4) After completing their initial research with the Resource Chart, the students in each group should compare the resources they were able to locate using their prescribed research tool(s). Each group should summarize the sources they used and whether or not they were sufficient for their project.

    Teachers should remember that this is not only an opportunity to exemplify some of the strengths of technology as a tool for life, it is a good time to talk about research skills and analyzing data. As students are discussing their findings, focus the discussion on how they decide what makes a good resource. Sometimes technology, such as the Web and e-mail, will produce the best results, and sometimes traditional resources, such as books, will produce the best results. As you guide your students through the discussion, keep in mind that access to information is the foundation of research. Limited access to information only limits the potential of the student. This is true for traditional resources as well as information on the Web.

    (See Additional Class Research and Discussion Activity at the end of this Lesson Plan for further exploration into the importance of technology skills.)





  • Continue, What's a "Divide"?

    5) Next, each group should summarized the material and documents they found and present their findings to the class. The following questions should be discussed.

    • What divide did you research?
    • Who did this divide affect? (Here, the teacher may want to guide the students to understand that although not everyone is directly affected by a divide, we are all affected by the suppression of others.)
    • Was the information you found consistent with what you knew about the divide? What was similar and what was different?
    • From whose point of view was the information you found? Was it biased?
    • Does the divide still exist today?




  • Does Everybody Have Access To Technology?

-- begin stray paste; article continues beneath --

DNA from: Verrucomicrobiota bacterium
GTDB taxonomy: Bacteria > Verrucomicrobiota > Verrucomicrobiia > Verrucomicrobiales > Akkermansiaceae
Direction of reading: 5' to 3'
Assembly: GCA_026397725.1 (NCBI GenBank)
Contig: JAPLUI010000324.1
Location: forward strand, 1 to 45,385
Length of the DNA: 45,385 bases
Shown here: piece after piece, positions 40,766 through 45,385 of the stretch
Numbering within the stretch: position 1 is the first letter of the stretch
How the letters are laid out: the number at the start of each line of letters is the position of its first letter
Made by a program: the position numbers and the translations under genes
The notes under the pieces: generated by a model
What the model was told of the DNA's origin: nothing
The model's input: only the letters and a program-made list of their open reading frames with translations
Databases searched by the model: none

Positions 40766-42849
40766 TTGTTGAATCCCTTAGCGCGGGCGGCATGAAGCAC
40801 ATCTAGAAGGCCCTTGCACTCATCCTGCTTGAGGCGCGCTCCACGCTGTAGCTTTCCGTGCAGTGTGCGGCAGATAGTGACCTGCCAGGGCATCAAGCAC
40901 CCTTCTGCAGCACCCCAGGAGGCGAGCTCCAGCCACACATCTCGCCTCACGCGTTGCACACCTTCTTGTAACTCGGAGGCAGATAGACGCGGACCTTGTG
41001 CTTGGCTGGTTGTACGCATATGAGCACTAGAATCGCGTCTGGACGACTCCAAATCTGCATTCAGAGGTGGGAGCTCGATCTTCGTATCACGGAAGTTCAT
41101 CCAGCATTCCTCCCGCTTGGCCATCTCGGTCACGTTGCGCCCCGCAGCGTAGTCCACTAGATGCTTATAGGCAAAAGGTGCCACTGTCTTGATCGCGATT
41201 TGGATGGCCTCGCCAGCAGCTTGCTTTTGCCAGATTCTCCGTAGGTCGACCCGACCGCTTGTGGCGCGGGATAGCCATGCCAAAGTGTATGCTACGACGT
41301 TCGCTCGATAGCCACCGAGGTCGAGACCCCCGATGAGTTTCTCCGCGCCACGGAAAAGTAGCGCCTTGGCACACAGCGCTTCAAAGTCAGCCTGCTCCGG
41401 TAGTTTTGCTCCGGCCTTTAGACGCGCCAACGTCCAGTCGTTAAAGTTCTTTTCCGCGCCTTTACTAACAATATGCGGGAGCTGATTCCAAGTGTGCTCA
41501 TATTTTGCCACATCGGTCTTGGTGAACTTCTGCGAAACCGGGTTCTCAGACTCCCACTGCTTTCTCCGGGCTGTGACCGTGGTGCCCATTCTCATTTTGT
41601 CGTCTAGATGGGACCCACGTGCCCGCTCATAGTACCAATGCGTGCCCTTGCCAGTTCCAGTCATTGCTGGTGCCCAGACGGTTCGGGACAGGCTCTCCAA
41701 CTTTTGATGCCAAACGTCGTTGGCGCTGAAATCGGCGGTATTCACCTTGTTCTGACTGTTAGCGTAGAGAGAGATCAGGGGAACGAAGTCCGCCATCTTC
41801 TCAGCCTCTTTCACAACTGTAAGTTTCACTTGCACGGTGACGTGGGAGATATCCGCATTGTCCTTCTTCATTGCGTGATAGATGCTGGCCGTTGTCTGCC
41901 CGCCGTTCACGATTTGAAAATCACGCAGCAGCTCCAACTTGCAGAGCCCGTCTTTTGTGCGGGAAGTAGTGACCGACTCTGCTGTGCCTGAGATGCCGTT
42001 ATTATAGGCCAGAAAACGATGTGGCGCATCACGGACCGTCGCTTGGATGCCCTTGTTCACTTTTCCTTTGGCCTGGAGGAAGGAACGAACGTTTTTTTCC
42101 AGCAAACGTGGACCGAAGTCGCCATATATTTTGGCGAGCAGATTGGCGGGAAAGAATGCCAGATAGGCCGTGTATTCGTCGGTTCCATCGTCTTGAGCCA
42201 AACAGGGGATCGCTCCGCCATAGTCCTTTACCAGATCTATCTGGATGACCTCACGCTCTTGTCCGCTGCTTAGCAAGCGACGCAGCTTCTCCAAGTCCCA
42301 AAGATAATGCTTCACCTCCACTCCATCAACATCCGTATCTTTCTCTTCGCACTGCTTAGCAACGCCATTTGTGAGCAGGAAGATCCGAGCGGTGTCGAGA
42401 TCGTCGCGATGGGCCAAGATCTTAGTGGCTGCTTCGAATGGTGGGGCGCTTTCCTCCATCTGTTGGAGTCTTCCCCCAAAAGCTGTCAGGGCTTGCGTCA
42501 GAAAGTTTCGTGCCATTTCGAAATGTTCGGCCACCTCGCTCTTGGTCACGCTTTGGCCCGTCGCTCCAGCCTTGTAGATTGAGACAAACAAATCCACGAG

6) After discussing how technology can be beneficial for research (and as a life skill), you can begin to discuss which people in the United States have access to the technology and which do not. You may want to begin the discussion with the questions "Do all students have equal access to technology?" and "If not, are there groups of people who, in general, have less access to technology?" Students should also locate local information about access to technology in schools. Local officials and school boards should be able to provide statistical information. Students should use the Web site of their local education authority and try to contact local officials through the phone, e-mail, or the Web.

    In addition to local resources, the following sites are sources of information regarding the equity of technology access.

    • Falling Through the Net: A Survey of the "Have Nots" in Rural and Urban America
      http://www.ntia.doc.gov/ntiahome/fallingthru.html
      This report, the first in the "Falling Through the Net" series published by the National Telecommunications and Information Administration, was released in July 1995. It focuses on regional differences in access to telephones, computers, and the Internet in America.

    • Falling Through the Net II: New Data on the Digital Divide
      http://www.ntia.doc.gov/ntiahome/net2/falling.html
      This follow-up study to "Falling Through the Net," published in July 1998, updates the statistics revealed in the first report. It confirms that there remains a significant Digital Divide in America based on race, income, and other demographic characteristics.